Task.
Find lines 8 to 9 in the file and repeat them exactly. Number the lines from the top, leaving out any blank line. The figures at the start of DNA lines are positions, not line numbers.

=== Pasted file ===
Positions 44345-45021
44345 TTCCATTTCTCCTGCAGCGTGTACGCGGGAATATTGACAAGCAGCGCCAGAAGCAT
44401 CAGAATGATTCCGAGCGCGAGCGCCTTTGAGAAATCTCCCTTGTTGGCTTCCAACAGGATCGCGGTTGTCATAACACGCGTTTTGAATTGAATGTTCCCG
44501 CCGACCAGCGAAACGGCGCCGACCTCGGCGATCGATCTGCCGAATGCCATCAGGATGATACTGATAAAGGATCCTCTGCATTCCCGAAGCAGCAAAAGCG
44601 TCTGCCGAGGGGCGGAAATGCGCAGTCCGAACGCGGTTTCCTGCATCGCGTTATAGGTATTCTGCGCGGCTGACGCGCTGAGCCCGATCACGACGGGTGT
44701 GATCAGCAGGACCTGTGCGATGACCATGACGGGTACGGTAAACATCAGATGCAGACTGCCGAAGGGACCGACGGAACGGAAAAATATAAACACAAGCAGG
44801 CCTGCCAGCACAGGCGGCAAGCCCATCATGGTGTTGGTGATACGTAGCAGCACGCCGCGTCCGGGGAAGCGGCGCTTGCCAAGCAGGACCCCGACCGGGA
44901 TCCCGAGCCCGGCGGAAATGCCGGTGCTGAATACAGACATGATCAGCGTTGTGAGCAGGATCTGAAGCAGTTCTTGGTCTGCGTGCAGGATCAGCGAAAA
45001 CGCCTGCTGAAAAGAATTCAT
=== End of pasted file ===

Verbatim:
44901 TCCCGAGCCCGGCGGAAATGCCGGTGCTGAATACAGACATGATCAGCGTTGTGAGCAGGATCTGAAGCAGTTCTTGGTCTGCGTGCAGGATCAGCGAAAA
45001 CGCCTGCTGAAAAGAATTCAT